Years later, Rapunzel’s guards knock at his door, and they say the words he hoped that he would never hear: Gothel has escaped. As he and Gretel take refuge inside Rapunzel’s castle in the eastern capitol of Hildebrand, Hansel is thrust back into everything he never wanted in the first place: his lies, his legend, and his lust. In the wake of it all, he knows that Gothel has escaped to finish what she started. She is out to make sure that the Sleeping Beauty never wakes, and that Grimm suffocates under her blanket of thorn and vine. In order to find Gothel and save the kingdom, Hansel and Gretel must look for fact in a land of fairy-tale by following a trail of grisly murders, a girl in a red cape, and a powerful little man who can’t stand the sound of his own name.
As they search for answers, Hansel finds that he isn’t the only liar in Grimm, and that there may be a traitor among them of royal proportion.
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Excerpt
 
The winter storm began with a scream that split the trees. It echoed throughout the woods and birds fled into the sky, disappearing like smoke behind gray clouds. Hansel looked off in the direction of the disturbance—but it was silent again. There was something menacing about the renewed absence of life that hung over him. He strung his bow, keeping it close to his side, and surveyed the area around him. He was met only with the familiar stillness of the trees and dead foliage beneath.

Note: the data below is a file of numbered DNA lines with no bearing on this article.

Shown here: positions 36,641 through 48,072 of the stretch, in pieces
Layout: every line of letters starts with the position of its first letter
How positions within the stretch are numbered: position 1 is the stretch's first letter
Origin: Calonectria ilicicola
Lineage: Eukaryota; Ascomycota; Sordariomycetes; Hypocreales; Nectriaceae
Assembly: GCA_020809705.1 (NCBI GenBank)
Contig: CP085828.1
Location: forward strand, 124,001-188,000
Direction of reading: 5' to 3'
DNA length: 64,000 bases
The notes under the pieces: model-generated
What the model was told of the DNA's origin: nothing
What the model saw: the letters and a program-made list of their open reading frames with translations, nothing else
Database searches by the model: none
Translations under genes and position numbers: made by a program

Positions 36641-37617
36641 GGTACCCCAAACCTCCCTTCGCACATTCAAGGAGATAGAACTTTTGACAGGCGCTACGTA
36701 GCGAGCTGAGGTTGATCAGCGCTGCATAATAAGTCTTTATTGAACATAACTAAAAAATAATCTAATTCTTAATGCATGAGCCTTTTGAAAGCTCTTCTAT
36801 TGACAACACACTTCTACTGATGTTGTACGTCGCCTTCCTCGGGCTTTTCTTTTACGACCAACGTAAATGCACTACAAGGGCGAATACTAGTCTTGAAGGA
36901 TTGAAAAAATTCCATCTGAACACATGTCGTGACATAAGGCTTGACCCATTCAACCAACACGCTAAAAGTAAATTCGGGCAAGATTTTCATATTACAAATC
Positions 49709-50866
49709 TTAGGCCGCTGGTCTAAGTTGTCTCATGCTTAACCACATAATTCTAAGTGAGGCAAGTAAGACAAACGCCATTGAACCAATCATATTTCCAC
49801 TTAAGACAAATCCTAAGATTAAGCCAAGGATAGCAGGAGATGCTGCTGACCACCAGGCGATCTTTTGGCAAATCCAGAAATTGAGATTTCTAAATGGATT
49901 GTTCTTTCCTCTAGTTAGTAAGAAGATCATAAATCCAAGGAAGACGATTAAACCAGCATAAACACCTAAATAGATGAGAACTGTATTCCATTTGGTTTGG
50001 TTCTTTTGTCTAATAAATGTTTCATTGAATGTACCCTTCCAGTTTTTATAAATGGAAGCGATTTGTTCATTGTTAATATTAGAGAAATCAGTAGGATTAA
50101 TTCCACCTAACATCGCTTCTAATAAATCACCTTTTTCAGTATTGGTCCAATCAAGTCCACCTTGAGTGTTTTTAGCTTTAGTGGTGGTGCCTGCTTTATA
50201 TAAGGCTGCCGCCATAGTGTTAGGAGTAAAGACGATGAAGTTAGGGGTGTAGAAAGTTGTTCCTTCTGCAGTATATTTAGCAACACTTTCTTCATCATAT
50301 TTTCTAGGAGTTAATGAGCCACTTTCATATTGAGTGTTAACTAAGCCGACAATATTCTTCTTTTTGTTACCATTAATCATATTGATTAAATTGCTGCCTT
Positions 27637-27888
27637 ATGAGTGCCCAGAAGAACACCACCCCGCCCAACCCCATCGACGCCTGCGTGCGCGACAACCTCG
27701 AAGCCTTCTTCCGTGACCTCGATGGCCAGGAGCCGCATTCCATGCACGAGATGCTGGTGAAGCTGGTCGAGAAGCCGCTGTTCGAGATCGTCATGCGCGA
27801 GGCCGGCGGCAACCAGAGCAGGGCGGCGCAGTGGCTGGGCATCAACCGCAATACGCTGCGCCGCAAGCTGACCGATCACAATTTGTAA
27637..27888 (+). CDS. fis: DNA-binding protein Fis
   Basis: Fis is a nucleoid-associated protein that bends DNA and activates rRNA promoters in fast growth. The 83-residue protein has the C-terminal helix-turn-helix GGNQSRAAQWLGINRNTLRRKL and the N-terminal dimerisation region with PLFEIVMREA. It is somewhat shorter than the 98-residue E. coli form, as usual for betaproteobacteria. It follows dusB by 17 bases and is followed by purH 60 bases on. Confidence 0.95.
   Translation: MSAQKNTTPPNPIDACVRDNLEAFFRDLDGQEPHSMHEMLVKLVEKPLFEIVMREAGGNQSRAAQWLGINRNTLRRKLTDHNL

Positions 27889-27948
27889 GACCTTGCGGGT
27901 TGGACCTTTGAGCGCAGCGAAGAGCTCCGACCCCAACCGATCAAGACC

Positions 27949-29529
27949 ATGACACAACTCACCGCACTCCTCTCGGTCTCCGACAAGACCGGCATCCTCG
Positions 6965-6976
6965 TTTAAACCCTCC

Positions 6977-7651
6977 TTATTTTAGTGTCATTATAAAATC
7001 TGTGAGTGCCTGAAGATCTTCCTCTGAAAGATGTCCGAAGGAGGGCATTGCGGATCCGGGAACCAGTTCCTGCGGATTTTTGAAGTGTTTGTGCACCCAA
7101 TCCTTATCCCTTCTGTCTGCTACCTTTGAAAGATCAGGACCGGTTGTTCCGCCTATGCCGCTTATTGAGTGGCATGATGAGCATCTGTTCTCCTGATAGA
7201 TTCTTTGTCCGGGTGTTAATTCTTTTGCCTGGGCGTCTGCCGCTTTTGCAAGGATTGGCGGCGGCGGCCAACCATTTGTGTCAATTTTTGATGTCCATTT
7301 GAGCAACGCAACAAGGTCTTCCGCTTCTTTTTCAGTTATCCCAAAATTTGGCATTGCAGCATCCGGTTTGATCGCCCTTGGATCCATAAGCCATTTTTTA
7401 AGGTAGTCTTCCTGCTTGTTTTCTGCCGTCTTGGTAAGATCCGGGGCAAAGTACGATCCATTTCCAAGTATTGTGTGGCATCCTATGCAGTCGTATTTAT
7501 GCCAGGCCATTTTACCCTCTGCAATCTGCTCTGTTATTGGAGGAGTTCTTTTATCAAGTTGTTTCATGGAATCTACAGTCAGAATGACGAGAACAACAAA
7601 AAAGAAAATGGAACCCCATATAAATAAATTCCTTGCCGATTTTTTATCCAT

“We should go,” he said, trying to disguise the urgency in his voice.
His sister, Gretel, hesitated. “Someone screamed.”
“I know,” he said. “That’s why we need to go.”
Gretel scanned the tree line and ran her fingers through her hair. Grabbing her hand, Hansel pulled her in the direction they’d come from. The woods were dangerous, especially on the cusp of winter. They were close to the Southern Thickets—the part of the forest overrun with briar and weed, where all of Grimm’s most dangerous creatures lived—and Hansel knew that if someone was screaming, they had a good reason.
They made their way back to The Path in silence. Hansel was wary of crunching leaves under his boot, afraid to wake the forest. Seconds after they turned around, he felt something whiz past him on both sides of his head. He hoped they were fireflies, bustling about the tops of trees, cutting through the coldness that crept over them. He followed the sparkling speckles with his eyes. They moved with purpose, cracking branches and creasing clouds, spinning wildly. Hansel was probably the only person in Grimm who was ever disappointed to see a flock of fairies, but fireflies meant it was summer, and he longed to see summer again.